Oil and gas giant BP will close its 65-year-old Kwinana refinery in Western Australia, leaving hundreds of employees out of work.

The British multinational says regional oversupply and low margins mean the refinery, south of Perth, is no longer viable.

There are currently 400 permanent staff and 250 contractors employed at the facility, which will be converted to an import terminal.

BP says the continued growth of large-scale refineries throughout Asia and the Middle East has structurally changed the market.

“Generations of Western Australians have worked at the facility, building a fantastic legacy of safe and reliable operations that we will always be proud of,” BP Australia head of country Frederic Baudry said in a statement on Friday.

“Today’s decision to cease refining is a difficult one and not in any way a result of local policy settings.”

Refining activities will wind down over the next six months and construction of the new terminal will continue through to 2022.

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The new import terminal will support just 60 jobs.

“We deeply regret the job losses that will result and will do everything we can to support our people through the transition,” Mr Baudry said.

WA Premier Mark McGowan said BP must honour its commitment to help workers find new jobs in the sector.

“This is an extremely disappointing outcome, and our primary concerns are the welfare of the dedicated workers at the Kwinana refinery and the continuation of fuel supply to WA,” he said in a statement.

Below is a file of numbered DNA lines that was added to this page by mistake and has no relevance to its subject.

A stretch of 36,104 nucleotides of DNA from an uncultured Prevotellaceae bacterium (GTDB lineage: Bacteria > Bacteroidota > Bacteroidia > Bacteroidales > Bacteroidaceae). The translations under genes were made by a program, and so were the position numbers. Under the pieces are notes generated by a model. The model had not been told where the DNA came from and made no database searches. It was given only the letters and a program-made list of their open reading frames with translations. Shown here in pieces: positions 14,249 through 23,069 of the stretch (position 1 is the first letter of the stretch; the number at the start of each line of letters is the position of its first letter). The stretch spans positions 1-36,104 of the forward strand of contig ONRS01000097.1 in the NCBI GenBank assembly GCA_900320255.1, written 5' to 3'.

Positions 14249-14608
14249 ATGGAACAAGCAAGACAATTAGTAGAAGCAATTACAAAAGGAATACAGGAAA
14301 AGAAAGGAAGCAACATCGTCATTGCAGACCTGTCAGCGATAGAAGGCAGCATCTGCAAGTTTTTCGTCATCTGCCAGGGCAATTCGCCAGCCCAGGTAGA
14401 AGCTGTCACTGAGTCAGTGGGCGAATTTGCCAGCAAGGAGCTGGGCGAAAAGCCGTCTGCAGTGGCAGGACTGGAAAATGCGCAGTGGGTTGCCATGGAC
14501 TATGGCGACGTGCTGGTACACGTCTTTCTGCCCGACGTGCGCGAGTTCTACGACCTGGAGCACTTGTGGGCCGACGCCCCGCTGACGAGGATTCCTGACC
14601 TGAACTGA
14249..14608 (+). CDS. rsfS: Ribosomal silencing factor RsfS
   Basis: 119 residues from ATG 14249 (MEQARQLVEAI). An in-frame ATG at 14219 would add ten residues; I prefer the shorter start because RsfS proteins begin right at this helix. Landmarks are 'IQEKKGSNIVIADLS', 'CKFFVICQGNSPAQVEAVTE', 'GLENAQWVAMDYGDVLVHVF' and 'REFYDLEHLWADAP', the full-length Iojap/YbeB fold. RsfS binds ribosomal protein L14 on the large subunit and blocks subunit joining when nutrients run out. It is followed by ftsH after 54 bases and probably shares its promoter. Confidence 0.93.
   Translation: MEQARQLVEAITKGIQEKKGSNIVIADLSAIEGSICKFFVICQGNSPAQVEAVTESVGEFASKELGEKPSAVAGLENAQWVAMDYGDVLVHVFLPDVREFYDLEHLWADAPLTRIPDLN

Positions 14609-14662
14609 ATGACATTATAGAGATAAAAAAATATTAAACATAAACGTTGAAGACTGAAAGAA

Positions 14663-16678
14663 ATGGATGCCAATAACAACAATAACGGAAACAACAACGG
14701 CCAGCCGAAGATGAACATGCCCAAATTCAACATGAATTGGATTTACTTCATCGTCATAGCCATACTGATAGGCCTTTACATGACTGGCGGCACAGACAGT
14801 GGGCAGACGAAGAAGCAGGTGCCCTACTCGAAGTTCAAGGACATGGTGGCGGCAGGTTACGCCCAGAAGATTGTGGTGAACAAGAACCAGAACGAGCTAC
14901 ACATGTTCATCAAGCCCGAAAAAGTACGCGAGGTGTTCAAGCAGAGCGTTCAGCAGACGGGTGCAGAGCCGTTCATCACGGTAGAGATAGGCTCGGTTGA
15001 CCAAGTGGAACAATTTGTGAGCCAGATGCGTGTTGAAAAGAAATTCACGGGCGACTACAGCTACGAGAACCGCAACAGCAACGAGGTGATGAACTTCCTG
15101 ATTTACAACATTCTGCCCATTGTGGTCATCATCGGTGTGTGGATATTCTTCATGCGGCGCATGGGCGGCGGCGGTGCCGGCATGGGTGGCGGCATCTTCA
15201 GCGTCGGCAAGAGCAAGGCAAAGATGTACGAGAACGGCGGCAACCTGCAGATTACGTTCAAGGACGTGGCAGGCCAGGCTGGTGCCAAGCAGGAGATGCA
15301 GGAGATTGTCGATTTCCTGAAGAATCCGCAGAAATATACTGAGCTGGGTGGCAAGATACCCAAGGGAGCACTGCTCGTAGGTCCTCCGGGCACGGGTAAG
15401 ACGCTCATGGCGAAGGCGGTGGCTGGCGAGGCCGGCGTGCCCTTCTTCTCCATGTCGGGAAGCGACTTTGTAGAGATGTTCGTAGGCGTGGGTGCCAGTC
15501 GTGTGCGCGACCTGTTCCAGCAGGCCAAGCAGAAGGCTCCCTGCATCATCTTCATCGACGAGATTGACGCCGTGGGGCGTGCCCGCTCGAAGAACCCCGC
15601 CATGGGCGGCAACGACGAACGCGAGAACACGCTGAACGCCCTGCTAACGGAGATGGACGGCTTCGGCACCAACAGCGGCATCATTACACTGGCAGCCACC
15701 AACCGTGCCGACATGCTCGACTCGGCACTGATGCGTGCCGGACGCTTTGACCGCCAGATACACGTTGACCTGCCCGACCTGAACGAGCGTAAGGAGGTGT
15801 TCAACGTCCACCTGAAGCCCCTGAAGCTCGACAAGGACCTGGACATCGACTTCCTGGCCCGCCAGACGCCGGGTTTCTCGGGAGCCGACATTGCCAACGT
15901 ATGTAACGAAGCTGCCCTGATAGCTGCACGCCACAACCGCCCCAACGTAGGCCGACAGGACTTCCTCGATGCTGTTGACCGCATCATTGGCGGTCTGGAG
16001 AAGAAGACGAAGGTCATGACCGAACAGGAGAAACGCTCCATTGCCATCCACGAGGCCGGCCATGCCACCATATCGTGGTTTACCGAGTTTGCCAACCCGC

“The state government has repeatedly called on BP to continue its operations at the refinery, but the company has made this decision for commercial reasons after years of significant financial losses.”

Australian Manufacturing Workers Union state secretary Steve McCartney said he feared the workers would be forced into fly-in, fly-out jobs.

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“Many AMWU members who work in Kwinana do so because they can work in a critical job that literally fuels the economy, and still be home every night with their families,” he said.

“Five months, including a Christmas period, is not long enough to substantively retrain workers. BP needs to step up and show us what they’re going to do for these workers and for the contractors who provide maintenance and services.”

In a statement, federal Energy Minister Angus Taylor said the Morrison government was deeply disappointed by the decision to close the refinery.

“As BP has made clear, its decision to close the refinery was based on commercial and international factors, including the age of the refinery and overseas competition,” he said.

“Closure of the refinery will not negatively impact Australian fuel supplies.”

AAP

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